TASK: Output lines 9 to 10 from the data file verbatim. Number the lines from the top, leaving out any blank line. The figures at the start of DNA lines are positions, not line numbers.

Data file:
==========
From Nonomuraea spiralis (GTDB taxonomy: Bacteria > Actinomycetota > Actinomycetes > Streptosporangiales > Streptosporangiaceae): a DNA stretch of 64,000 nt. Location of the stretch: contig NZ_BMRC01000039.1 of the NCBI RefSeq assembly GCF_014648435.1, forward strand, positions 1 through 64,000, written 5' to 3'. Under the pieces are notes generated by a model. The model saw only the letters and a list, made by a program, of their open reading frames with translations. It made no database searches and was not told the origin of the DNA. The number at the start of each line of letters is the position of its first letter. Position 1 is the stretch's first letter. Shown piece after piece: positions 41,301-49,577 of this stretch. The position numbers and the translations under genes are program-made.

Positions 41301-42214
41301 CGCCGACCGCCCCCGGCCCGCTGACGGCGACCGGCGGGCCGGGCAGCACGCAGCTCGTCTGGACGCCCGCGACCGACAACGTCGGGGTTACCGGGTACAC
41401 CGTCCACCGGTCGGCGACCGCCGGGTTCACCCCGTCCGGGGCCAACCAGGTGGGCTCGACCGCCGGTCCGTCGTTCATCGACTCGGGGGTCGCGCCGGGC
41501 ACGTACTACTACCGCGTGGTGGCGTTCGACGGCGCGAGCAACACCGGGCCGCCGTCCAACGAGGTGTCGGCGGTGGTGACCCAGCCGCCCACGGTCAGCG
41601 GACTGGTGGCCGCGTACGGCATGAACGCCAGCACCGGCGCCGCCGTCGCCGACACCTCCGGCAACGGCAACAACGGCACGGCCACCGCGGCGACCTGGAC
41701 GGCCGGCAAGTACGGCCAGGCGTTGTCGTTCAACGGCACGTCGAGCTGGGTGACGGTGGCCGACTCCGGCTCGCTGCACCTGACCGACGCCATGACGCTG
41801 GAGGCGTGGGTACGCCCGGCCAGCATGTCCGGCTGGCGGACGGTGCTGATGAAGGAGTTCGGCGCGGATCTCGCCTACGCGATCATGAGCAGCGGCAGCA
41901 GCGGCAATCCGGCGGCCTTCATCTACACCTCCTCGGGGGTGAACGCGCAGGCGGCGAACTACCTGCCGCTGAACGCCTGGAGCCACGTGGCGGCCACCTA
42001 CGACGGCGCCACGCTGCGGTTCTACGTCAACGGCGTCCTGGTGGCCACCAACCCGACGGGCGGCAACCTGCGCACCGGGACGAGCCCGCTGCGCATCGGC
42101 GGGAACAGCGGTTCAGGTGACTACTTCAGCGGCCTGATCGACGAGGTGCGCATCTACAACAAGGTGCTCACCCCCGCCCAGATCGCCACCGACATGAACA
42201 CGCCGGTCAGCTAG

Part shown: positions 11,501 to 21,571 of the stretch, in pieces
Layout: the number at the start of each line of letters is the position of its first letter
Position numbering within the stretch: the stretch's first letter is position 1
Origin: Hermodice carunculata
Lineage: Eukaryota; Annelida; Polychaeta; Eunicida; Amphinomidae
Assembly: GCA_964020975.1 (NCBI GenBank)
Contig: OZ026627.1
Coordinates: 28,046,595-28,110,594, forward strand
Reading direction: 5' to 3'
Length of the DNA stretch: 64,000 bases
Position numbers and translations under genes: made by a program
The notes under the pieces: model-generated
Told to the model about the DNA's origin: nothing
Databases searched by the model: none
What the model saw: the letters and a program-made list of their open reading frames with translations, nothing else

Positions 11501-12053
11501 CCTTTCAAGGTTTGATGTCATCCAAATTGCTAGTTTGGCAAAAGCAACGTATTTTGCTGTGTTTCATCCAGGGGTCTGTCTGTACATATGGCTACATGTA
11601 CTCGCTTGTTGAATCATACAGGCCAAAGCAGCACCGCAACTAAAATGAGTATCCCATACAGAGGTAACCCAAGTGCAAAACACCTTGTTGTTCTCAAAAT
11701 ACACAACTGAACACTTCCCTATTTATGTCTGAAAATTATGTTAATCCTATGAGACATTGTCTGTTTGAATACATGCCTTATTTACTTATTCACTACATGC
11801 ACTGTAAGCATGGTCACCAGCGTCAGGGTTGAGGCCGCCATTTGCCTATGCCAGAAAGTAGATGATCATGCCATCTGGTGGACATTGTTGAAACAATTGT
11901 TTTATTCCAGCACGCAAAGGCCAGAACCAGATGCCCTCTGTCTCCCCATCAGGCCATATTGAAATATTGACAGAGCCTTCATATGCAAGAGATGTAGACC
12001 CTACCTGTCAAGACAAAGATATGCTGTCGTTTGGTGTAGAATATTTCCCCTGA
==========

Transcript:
41901 GCGGCAATCCGGCGGCCTTCATCTACACCTCCTCGGGGGTGAACGCGCAGGCGGCGAACTACCTGCCGCTGAACGCCTGGAGCCACGTGGCGGCCACCTA
42001 CGACGGCGCCACGCTGCGGTTCTACGTCAACGGCGTCCTGGTGGCCACCAACCCGACGGGCGGCAACCTGCGCACCGGGACGAGCCCGCTGCGCATCGGC